A good one for Democrats, generally. Kos
has a nice wrap of of the national gains, from Virginia to Kentucky, Ohio to Mississippi and beyond. Closer to home, there's some gnashing of teeth
and rending of garments
over a mixed outcome in which the Republicans retained the only partisan race on the local ballot and both the most progressive and the most regressive ballot measures scored victories. Even more locally, it looks like the change needed on my local city council and school board is on its way.
I share the general dismay at Bill Sherman's defeat by Republican Dan Satterberg for King County Prosecuting Attorney. It's what happens, I suppose, when only 25%
of King County voters bothered to register an opinion. Shockingly, we weren't the worst. Pierce County came in at 23.5% turnout, and Snohomish County rounded out the dismal performance on the eastern shore of the Sound in a virtual tie with King. That's a lot of folks missing between Everett and Tacoma. Folks we need in order to win.
It wasn't all bad, turnout wise. Out in the hinterlands, the numbers creep up through the 30s, 40s, 50s, up to a peak of 62% in Wahkiahum County. Of course, out in the hinterlands, folks tend to favor those Tim Eyman budget gimmicks and that school levy super majority stuff. Happily, they don't trust insurance companies any more than they do the guvmint, so R-67 was safe, but a 40 or 50% turnout in the Puget Sound region, hardly a lofty goal, would have put a stop to 960 and elected Bill Sherman. Still, the Republican's latest attempt to befuddle the electorate, this time with a nominee with the same last name as Democratic Assessor Scott Noble, was foiled by alert voters and the County Council maintains the status quo with a continuing Democratic majority. (The absence of meaningful challenges in the Council races (sorry, Mr. Pope) no doubt contributed to the low turnout.)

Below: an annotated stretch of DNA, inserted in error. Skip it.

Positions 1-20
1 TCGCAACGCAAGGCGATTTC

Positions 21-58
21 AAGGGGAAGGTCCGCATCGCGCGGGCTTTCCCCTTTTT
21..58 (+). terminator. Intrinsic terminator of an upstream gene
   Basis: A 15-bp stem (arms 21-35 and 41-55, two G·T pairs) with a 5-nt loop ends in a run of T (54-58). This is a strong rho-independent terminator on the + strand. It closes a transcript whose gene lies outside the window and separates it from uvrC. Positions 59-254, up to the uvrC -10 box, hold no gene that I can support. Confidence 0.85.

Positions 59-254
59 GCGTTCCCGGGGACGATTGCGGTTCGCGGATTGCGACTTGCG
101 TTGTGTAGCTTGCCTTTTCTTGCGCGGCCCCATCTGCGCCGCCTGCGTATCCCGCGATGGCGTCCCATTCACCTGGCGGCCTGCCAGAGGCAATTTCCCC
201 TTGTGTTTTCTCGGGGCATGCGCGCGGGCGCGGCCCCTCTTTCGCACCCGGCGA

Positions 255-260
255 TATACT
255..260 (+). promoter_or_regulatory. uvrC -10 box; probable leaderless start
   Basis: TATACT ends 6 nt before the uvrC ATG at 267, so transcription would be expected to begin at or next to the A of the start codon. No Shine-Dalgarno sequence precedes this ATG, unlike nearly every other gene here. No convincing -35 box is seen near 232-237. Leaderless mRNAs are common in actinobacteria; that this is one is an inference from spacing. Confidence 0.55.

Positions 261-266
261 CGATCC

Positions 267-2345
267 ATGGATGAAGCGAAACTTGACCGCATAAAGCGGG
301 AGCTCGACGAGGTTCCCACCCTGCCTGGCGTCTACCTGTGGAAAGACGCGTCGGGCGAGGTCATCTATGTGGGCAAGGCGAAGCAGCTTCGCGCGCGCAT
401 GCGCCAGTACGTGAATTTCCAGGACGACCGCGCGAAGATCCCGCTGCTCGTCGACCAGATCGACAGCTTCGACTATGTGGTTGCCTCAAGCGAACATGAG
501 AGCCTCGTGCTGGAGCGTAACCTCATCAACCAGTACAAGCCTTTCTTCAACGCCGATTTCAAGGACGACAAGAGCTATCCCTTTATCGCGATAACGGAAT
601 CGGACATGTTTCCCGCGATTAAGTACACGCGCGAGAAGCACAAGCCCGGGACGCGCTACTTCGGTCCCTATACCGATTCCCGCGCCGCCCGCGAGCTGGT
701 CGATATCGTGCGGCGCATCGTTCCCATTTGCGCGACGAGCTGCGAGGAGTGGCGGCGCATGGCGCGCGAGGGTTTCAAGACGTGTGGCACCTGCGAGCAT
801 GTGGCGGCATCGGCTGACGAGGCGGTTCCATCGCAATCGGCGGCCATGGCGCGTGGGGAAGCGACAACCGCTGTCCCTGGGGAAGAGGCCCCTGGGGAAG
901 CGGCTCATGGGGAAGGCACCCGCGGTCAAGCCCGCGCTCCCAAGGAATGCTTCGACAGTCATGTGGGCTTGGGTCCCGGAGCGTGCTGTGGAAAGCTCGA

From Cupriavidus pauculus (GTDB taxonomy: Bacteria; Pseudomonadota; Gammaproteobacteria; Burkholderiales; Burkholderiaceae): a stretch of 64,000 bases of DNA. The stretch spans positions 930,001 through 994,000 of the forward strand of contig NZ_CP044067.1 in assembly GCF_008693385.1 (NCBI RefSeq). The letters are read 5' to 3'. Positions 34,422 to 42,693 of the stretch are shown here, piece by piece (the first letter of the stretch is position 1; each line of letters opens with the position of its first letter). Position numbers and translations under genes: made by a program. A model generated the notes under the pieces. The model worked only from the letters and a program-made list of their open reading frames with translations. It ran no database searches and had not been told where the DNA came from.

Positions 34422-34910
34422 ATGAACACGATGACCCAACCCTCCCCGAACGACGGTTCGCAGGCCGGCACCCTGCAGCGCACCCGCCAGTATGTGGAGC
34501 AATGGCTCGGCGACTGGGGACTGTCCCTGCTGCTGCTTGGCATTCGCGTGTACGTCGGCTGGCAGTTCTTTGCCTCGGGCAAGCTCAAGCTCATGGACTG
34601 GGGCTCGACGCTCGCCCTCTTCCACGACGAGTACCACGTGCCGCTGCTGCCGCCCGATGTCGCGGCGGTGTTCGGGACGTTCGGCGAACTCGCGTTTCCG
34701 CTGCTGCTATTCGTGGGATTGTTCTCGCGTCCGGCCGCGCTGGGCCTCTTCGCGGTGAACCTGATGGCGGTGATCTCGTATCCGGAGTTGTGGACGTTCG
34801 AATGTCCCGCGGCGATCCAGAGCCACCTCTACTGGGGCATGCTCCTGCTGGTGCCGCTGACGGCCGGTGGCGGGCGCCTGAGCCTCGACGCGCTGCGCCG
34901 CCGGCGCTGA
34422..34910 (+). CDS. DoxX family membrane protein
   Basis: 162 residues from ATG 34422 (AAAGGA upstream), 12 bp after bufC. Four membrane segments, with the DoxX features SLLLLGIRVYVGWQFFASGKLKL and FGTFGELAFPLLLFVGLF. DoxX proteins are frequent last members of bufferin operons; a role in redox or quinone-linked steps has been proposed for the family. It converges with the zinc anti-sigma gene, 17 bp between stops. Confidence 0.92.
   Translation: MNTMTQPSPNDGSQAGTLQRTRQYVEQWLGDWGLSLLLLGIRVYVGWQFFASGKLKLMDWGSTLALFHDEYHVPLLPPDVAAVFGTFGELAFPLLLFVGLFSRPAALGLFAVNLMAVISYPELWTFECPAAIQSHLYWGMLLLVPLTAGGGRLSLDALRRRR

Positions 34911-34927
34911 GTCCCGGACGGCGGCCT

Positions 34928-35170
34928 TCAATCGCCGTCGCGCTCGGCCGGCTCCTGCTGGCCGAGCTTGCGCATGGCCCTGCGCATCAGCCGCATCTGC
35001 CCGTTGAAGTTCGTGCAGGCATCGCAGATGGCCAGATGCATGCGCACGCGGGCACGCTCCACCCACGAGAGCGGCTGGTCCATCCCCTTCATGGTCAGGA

I don't share the dismay of some of my liberal compatriots over the demise of County Proposition 1, the roads and transit proposal. I was genuinely on the fence in the closing days, and ultimately voted against it, despite a barrage of over-sized, multi-folded, full color glossy propaganda filling my mailbox that seemed to provide too much assurance with too little information. Are we back to square one? Maybe that's where we belong.
In the Port Commission races, one of the progressive choices, Gael Tarleton, seems to have secured victory, while the other, Alec Fisken, is on the ropes, hoping for signs of life in the late mail ballots. Locally, the Shoreline School Board gets a shot of new blood with the election of Carl
's pal Maren Norton, local high school grad who became student body president at Stanford before law school. Looks like a rising star. The City Council, meanwhile, gets a flock of new faces, which I was hoping for, and who I voted for.
Of course, even in the states that look great from afar, I'm sure local Democrats are suffering over the proverbial ones that got away. Meanwhile, there's a lot of work to do to gin up excitement and turnout for '08. A really terrific Presidential nominee would help. I have a suggestion
, of course…
Labels: Alec Fisken, Bill Sherman, Elections, Gael Tarleton, I-960, Maren Norton, Prop. 1, R-67, Shoreline